7. 7. For useful Documents like this and Lots of more Educational and Technological Stuff Visit... www.thecodexpert.com 2. Sumantra Ghoshal, Gita Piramal & Sudeep Budhiraja: World Class in India: A casebook of companies in transformation; Penguin Books, New Delhi, 2001. 3. Ranjan Mehrotra: Outsourcing; NIPM Jr. Vol XXIV, No. 1, April – June 2003, Kolkata. 4. M.P. Srivastava: Outsourcing: a Phenomenon in State of Transition; IJTD, Vol. XXXII, No. 4, October – December 2002, New Delhi. 5. Charles R. Greer: Strategic Human Resource Management; Pearson Education Asia, Delhi, 2001. 6. Lynda Gratton & Others: Strategic Human Resource Management: Corporate Rhetoric and Human Reality; Oxford University Press, 1999. 7. Bohlander, Snell & Sherman: Managing human Resources; Thomson – South – Western, Australia, 2002. 8. J. David Manager & Thomas L. Wheelan: Strategic Management; Sixth – Ed; Addison – Weslay, Delhi, 1999. HUMAN RESOURCES PLANNING & DOWNSIZING By Dr. Aloke K Sen Over the past decade downsizing has been in full swing and reductions in the work force became a fact of life in the world of work. For many organizations, these actions were necessary to improve profitability, eliminate obsolete functions and reduce overstaffed areas. As organizations move to-wards more strategic workforce management, downsizing will remain part of the work force landscape, but the catalyst for it will change. Downsizing began as the strategy of sickly companies shedding workers in the face of weak demand, but soon strong firms looking to boost shareholder value also adopted the policy. Downsizing can be used as a strategic option that management can exercise in order to boost equity value. Downsizing sometimes called “rightsizing” refers to the planned elimination of positions, operations or jobs. This programme is often used to implement retrenchment strategies. A good retrenchment strategy can thus be implemented well in terms of re-organizing but poorly in terms of staffing. Voluntary Redundancy & ways of downsizing Voluntary Redundancy (VR)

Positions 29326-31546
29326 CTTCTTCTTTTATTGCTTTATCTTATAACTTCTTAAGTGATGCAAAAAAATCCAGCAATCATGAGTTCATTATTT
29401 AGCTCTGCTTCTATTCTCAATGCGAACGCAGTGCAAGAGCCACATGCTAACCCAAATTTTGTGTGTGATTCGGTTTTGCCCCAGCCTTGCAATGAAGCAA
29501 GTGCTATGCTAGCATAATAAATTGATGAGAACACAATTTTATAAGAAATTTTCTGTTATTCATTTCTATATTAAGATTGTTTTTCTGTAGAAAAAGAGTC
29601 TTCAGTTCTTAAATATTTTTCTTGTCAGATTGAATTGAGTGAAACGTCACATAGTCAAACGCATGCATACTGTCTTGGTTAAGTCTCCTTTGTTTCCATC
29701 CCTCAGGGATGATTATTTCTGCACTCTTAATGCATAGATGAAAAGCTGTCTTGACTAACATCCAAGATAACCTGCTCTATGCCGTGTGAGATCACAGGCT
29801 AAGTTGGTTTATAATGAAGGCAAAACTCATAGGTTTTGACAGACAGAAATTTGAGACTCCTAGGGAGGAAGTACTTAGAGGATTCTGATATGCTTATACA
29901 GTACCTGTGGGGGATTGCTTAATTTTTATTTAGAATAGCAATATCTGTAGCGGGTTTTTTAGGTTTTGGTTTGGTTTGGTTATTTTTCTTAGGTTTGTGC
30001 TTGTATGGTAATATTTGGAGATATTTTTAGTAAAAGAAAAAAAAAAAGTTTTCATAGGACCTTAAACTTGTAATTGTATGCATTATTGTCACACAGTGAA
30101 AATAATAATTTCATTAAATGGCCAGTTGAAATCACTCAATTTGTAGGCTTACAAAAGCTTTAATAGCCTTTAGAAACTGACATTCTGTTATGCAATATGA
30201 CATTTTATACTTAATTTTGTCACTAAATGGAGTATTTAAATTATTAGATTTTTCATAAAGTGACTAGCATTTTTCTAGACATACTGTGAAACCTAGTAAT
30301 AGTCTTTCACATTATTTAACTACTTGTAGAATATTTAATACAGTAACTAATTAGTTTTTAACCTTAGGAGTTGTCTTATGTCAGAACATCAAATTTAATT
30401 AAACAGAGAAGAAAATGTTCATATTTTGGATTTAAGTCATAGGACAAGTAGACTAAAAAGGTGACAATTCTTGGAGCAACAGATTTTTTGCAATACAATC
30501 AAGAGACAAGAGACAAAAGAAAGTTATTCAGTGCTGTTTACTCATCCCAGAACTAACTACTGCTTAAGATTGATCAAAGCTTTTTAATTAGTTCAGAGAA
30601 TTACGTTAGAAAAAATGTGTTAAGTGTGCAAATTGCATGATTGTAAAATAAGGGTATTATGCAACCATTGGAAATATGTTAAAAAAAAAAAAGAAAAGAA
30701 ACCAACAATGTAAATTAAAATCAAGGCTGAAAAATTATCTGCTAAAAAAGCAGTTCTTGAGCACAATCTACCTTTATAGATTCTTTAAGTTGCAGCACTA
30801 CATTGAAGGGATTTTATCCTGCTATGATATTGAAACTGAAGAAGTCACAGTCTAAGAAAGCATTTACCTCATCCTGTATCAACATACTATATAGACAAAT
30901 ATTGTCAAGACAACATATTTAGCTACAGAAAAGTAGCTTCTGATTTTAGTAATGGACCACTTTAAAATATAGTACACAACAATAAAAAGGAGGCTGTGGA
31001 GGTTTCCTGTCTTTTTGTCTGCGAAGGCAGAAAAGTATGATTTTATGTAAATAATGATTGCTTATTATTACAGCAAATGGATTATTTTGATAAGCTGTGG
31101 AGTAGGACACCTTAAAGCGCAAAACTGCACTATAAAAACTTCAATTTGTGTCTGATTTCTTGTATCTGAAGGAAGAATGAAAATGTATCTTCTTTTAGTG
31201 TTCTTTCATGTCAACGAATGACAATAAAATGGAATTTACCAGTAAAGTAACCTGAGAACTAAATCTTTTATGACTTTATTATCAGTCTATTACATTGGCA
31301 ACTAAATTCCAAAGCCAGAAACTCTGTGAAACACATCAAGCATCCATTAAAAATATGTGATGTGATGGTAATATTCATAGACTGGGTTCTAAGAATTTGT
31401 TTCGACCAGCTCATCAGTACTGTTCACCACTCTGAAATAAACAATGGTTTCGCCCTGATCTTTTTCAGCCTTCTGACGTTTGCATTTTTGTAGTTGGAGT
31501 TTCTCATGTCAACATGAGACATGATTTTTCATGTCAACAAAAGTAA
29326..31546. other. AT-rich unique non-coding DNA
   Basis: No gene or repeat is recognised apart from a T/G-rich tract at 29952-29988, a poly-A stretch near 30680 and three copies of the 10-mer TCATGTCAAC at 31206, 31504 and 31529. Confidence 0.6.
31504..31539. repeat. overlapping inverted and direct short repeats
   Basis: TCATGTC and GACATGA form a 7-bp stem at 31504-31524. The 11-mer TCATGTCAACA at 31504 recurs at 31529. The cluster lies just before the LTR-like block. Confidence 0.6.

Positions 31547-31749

8. 8. For useful Documents like this and Lots of more Educational and Technological Stuff Visit... www.thecodexpert.com Voluntary redundancy (VR) has become widely used as a method of dealing with redundant employees, but what are the advantages of adopting it and under what conditions it will be effective? Does it have any disadvantages of adopting, and what can be done to increase the supply of volunteers if there is a shortfall? The starting point is an investigation into what is meant by voluntary redundancy: neither law nor practice has defined the term precisely (1). There was a time when voluntary retirement used to be the last resort for organizations facing compelling business conditions. But to-day voluntary retirement schemes (VRS) have become an in-thing for surviving in the fiercely competitive market. The ultimate objective is to reduce the total manpower for savings in wage cost to bring down the cost of product or services. If this is the ultimate objective, one has to examine how much the wage cost constitutes as a percentage of the total cost and how much the other factors of production contribute to the total cost of production. Except for highly labour intensive manufacturing or process units, major contributors to the cost of production are basic raw materials and consumables, power and fuel, maintenance and spares, the depreciation charges for plant and machinery and of course the cost of servicing the loans from the banks or servicing the debentures. In many large size organizations, there is no more lifetime employment. Companies have been downsizing through the process of a compensation package based on Voluntary Retirement Schemes (VRS). VRS is viewed as one of the methods for the turnaround of the company when business cycle is on a declining curve. The symptoms of such decline are seen in gradual decline in profits, reduction of market shares, loss of monopoly, fast emergence of new technology, etc. When these symptoms are round the corner, management must initiate action through strategic planning. This chapter focuses mainly on the four major ways of direct downsizing of workforce and also covers practices adopted by different corporate houses in India and abroad. The major ways of downsizing (Sen & Puri, 2) are as follows: - • Lay-off • Retrenchment • Closure • Voluntary Retirement Lay-off It is a temporary measure to reduce workforce in case the organisation faces problems like shortage of fuel or power, accumulation of raw material and finished stock due to recession, shortage of working capital, breakdown of machinery or natural calamity. The reasons under which employers can lay-off workers are very specific and limited in